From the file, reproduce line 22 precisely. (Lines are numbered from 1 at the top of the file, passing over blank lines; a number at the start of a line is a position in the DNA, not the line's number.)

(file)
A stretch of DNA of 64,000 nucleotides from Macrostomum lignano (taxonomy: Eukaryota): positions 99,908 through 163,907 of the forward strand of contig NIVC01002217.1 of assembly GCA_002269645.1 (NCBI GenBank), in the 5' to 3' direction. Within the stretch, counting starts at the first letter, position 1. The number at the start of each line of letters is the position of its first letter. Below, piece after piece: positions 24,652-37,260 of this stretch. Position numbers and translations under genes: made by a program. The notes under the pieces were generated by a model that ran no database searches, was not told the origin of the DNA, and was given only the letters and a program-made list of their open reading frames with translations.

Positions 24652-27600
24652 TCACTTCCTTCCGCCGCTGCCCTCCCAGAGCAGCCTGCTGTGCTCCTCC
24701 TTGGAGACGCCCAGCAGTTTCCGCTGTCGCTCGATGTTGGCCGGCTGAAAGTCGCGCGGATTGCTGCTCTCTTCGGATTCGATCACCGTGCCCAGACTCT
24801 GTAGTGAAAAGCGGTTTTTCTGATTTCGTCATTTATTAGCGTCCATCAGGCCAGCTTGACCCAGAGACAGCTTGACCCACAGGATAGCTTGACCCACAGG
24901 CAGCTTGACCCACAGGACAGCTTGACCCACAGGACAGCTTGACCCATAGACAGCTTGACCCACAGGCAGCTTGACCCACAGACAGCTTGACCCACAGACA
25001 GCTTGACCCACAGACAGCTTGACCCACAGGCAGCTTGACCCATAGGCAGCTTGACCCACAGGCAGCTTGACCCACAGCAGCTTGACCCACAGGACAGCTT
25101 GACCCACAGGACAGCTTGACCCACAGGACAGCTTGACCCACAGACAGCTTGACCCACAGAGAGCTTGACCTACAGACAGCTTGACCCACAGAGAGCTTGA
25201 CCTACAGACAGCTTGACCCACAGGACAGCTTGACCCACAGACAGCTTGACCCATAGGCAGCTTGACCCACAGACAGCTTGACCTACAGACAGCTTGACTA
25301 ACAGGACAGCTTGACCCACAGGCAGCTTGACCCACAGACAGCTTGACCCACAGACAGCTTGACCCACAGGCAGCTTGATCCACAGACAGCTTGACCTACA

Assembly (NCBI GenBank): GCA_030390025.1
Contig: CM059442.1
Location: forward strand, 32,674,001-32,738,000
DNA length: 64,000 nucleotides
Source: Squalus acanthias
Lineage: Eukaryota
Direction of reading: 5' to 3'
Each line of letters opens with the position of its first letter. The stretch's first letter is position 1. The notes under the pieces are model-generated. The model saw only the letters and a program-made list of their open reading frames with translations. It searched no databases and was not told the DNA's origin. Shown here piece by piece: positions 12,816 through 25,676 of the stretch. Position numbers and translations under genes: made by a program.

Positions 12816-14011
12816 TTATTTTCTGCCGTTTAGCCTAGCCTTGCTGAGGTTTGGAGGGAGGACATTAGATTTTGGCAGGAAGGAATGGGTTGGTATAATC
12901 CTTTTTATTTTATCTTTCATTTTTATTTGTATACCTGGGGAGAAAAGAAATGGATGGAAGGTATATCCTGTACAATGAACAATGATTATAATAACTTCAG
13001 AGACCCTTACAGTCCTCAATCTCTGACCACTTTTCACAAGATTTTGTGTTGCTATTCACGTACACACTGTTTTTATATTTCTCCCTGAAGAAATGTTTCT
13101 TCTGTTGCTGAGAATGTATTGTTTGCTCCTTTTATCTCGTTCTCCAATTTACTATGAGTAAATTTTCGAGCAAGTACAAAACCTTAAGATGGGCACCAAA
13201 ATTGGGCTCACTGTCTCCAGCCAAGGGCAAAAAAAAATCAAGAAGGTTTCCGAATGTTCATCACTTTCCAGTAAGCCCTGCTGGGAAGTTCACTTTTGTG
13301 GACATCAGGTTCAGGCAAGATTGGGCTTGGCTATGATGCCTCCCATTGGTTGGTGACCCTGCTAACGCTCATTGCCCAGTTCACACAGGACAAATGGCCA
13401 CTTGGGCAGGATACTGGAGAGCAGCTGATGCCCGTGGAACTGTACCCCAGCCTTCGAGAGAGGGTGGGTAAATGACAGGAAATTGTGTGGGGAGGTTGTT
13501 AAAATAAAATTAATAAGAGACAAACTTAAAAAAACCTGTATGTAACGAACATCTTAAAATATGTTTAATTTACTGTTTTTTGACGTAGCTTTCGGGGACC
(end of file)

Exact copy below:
13001 AGACCCTTACAGTCCTCAATCTCTGACCACTTTTCACAAGATTTTGTGTTGCTATTCACGTACACACTGTTTTTATATTTCTCCCTGAAGAAATGTTTCT